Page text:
Saturday, June 20, 2015

Council on Foreign Relations: Greece Could Face Extended Bank Holidays

Sebastian Mallaby, the Paul A. Volcker senior fellow for international economics at the Council on Foreign Relations, has put out a pretty decent explainer on the current Greek situation:

Since the start of the Greek financial crisis more than five years ago, the country has repeatedly defied predictions of a fast exit from the eurozone. But the moment of truth is approaching.

In January, after enduring a decline in living standards of fully one third, the Greeks elected an anti-austerity government that promised to stand up to the creditors; and the creditors have hit back, determined not to let one country abandon reform lest other electorates demand the same indulgence. Bad-tempered negotiations between the Greeks and their partners have deadlocked, with the populist Greek prime minister, Alexis Tsipras, accusing foreigners of "pillaging" his country. Barring a dramatic change of tune, Tsipras is evidently choosing to embody a cause, not lay the ground for a solution.

The Greeks now face a series of tests, any of which could precipitate the endgame. On June 18, the Greeks were due to meet with European finance ministers in hope of breaking the deadlock. The odds of progress seemed extraordinarily slim, given the recent tone from the Greek government. Assuming nothing comes of Thursday's meeting, there may be another chance this weekend, when an emergency summit of eurozone heads of state may be convened to give a final chance for negotiation. After that, the Greeks will run into a series of debt-repayment deadlines. Without an agreement with the creditors that unlocks fresh international aid, they are unlikely to find the money.

The first repayment deadline comes at the end of June, when the Greeks are due to come up with a bit less than $2 billion for the International Monetary Fund. Nonpayment would raise questions about whether the European Central Bank will continue to support Greek private banks. Technically, the ECB is only supposed to provide liquidity to a bank that can provide good-quality collateral. But Greek banks' main collateral consists of Greek government bonds. If the Greeks have just defaulted to the IMF, it will be hard to pretend that its bonds are worth their face value.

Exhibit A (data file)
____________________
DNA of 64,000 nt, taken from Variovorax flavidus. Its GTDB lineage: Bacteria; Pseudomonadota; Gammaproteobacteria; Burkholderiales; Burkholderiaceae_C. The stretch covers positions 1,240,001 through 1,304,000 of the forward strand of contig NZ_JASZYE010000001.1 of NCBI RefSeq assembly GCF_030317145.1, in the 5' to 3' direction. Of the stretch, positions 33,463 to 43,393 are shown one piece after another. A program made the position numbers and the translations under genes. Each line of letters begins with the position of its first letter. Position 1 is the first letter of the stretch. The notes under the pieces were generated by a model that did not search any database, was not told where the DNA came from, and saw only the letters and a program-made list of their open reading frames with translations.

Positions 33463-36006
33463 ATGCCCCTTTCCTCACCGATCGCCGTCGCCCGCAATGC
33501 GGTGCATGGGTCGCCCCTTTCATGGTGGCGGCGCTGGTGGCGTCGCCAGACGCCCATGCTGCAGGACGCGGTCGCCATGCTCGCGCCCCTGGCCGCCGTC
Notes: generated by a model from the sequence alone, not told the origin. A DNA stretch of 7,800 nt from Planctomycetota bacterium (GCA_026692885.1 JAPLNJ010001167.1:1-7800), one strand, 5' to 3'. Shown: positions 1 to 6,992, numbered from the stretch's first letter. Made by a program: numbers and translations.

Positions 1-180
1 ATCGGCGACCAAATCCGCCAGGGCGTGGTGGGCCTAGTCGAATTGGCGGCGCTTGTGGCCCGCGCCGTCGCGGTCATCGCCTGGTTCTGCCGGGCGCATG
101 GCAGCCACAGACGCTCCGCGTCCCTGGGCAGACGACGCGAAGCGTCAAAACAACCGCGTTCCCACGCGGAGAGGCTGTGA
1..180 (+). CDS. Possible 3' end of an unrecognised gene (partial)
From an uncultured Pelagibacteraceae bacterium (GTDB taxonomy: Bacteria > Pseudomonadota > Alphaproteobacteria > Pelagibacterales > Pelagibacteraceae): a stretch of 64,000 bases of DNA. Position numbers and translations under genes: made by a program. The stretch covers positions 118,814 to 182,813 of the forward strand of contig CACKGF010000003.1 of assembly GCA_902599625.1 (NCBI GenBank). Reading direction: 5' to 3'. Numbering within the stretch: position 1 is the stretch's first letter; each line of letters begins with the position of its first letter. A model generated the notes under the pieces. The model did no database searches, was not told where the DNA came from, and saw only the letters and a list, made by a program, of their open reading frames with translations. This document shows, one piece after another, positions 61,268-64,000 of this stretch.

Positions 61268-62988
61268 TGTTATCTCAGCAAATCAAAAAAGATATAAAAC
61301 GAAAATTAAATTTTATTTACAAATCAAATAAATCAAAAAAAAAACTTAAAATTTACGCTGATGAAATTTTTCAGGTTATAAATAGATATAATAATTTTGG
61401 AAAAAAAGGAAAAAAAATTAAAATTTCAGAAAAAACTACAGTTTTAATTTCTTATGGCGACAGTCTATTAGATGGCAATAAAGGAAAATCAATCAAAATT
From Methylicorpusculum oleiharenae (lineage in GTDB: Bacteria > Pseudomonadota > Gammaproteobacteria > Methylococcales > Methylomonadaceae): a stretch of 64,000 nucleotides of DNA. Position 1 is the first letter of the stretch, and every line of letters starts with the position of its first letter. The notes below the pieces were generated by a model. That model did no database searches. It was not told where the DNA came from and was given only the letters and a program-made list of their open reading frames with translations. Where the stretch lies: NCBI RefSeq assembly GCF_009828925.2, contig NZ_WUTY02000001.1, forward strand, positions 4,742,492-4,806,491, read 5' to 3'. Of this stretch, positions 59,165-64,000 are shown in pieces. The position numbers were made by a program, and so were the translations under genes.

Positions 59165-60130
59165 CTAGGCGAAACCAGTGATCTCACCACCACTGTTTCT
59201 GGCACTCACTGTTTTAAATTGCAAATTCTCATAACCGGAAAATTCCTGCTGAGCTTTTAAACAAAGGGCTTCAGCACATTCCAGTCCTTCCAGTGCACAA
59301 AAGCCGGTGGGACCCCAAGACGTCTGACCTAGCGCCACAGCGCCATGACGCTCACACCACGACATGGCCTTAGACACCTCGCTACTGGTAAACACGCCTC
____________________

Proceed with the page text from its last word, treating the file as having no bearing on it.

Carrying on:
If the ECB curtails loans to Greek banks, they will be at risk of failure. Rational depositors will run, turning that risk into a certainty. The government will therefore have to counter by prohibiting withdrawals: There will be extended bank holidays, and a ban on taking euros out of the country. Meanwhile the government, deprived of the option of selling bonds to its own bankers, will have no choice but to pay civil servants and pensioners with IOUs—effectively, a new domestic currency. At this point, monetary union will exist in name only. A euro locked inside a bank in Greece will no longer be equivalent to a euro in Germany or Holland.

It's possible, indeed likely, that the ECB would avert its eyes from the IMF non-payment to avoid tipping Greece into a death spiral. The central bank may pretend that the Greek collateral is good and so extend the banks' survival. But then Greece will immediately confront a set of further tests. The government faces repayments to bond holders on July 10 and July 17; and then, on July 20, it must repay the ECB itself, to the tune of 3.5 billion euros. Again, the Greeks won't find the money for this repayment unless they receive fresh foreign help. If they default to the ECB, it is hard to see how the central bank can continue to look the other way. Extend and pretend will be over.

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